JEP 400 and the Default CharsetNaoto Sato on October 4, 2021
TL;DR: Starting JDK 18, UTF-8 is the default charset across platforms. Make sure to test your applications, especially if you are running them on Windows.
Photo by Raphael Schaller
Have you ever wondered about the “default charset”? Here’s what the
Charset.defaultCharset javadoc says:
The default charset is determined during virtual-machine startup and typically depends upon the locale and charset of the underlying operating system.
The phrase “depends upon the locale and charset of the underlying operating system” sounds a little too vague. Why is it so? When Java was launched +25 years ago, there was no such thing as a default charset. At that time, the Java Language Specification adopting Unicode as the basis of the
java.lang.Character class was a brilliant choice. Fast-forward to today, Unicode is now more common. Today, UTF-8 encoding dominates almost everywhere, especially on the web, where more than 95% of the content is encoded using UTF-8 (cf. Usage of character encodings broken down by ranking).
The UTF-8 Wikipedia page confirms that growth over the years.
Newer programming languages (ex. Go, Rust) adopted UTF-8 as the default text encoding. In Java, the method
Charset.defaultCharset() returning arbitrary charset depending on the underlying OS/user’s environment has often been pointed out as a technical debt upon users’ shoulders. New developers should not have to deal with that historical debt.
Looking at it from a different perspective, i.e. “Where is the default charset used?” The most typical use is probably the implicit decoder of the
java.io.InputStreamReader class. Take a look at
java.io.FileReader which is a subclass of
InputStreamReader. Suppose a Japanese text file encoded in UTF-8 is read by a
FileReader instance, created without specifying an explicit charset:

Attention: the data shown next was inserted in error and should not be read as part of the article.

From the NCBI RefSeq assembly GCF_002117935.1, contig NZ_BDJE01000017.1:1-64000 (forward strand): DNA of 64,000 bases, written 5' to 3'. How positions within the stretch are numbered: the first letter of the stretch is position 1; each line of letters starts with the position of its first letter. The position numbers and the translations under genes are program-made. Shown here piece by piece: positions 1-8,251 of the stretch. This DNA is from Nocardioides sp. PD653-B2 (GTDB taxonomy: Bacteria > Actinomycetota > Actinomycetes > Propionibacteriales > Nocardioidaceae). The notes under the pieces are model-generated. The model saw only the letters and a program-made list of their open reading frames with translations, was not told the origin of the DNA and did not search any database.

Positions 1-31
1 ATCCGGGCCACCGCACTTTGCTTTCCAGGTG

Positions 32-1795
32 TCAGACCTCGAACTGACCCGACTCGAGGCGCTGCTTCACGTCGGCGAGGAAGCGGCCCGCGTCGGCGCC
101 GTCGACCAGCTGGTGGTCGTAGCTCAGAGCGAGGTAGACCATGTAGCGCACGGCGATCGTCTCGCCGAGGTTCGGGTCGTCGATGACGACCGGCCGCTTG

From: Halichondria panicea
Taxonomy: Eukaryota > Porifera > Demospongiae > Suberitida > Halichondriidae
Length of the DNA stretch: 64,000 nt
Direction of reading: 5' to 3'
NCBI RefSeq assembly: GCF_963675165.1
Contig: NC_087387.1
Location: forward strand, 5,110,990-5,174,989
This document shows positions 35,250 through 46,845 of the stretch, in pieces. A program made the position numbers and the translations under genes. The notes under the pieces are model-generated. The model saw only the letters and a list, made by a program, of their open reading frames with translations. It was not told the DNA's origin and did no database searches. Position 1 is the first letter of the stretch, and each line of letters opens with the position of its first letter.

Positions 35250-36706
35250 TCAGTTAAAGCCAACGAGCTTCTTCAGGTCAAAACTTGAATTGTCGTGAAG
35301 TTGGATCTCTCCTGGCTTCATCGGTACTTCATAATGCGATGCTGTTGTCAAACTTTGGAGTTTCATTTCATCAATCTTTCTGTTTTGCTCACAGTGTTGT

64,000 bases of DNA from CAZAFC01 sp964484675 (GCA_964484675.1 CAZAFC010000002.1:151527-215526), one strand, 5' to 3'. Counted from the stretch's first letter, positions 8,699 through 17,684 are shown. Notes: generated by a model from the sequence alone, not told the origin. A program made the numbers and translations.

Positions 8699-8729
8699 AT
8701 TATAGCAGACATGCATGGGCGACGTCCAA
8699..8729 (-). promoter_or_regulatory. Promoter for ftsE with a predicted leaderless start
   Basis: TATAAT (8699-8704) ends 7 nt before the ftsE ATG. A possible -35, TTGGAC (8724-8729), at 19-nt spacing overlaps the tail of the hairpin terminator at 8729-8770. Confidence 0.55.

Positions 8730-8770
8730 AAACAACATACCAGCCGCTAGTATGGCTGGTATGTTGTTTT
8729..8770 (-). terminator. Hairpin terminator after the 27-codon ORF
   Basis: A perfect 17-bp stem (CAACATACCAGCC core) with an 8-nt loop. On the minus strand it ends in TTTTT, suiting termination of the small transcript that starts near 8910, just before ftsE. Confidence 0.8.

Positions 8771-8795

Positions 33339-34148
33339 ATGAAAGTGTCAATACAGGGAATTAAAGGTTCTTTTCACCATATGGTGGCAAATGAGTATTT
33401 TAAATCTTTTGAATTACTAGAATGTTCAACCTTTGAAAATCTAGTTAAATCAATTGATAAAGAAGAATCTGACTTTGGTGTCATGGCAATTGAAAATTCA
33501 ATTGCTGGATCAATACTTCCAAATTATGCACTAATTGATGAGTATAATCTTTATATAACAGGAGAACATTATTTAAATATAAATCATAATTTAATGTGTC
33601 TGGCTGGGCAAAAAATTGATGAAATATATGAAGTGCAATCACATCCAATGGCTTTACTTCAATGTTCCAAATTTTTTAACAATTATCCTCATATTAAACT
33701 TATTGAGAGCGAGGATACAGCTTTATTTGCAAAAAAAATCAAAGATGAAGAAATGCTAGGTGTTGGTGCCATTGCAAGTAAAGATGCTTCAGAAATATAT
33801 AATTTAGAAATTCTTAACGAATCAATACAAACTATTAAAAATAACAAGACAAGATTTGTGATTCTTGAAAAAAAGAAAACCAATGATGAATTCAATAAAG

"ã?“ã‚“ã?«ã?¡ã? ̄" (Windows (en-US))
Here, the problem is apparent. On macOS, the default encoding used by the underlying operating system is UTF-8, thus the file content is read (decoded) correctly. On the other hand, if you read the same text file on Windows (US), the content is garbled. This is because the
FileReader object reads the text content with the code page 1252 encoding, which is the default encoding used in Windows with the system locale
English (United States). Even with the same operating system, the result may differ depending on the user’s settings. If the user of that Windows host changes the system locale to
Japanese (Japan), then he/she would get:
"縺薙s縺ォ縺。縺ッ" (Windows (ja-JP))
Something’s got to give!
Making UTF-8 the Default Charset
To address this long-standing problem, JEP 400 is changing the default charset to UTF-8 in JDK 18. This in fact aligns with the existing
newBufferedReader/Writer methods of the
java.nio.file.Files class where UTF-8 is the default when no explicit charset is set.
jshell> Files.newBufferedReader(Path.of("test.txt")).readLine() $1 ==> "こんにちは"
The above example shows that a UTF-8 encoded text file can be read, starting JDK 17, with
java.nio.file.Files methods, regardless of the host and/or user’s settings.
By making UTF-8 the default charset, the JDK I/O APIs will now always work in the same, predictable manner, with no need to pay attention to the host and or user’s environment! Applications that needed a consistent behavior used to specify the unsupported
file.encoding system property. This is not longer ncessary!
jshell> new BufferedReader(new FileReader("test.txt")).readLine() $2 ==> "こんにちは"
The above example demonstrates that
FileReader class can now consistently work with the newer
Files methods, regardless of the host and/or user’s settings in JDK 18.
There’s one consideration that needs to be addressed. That is,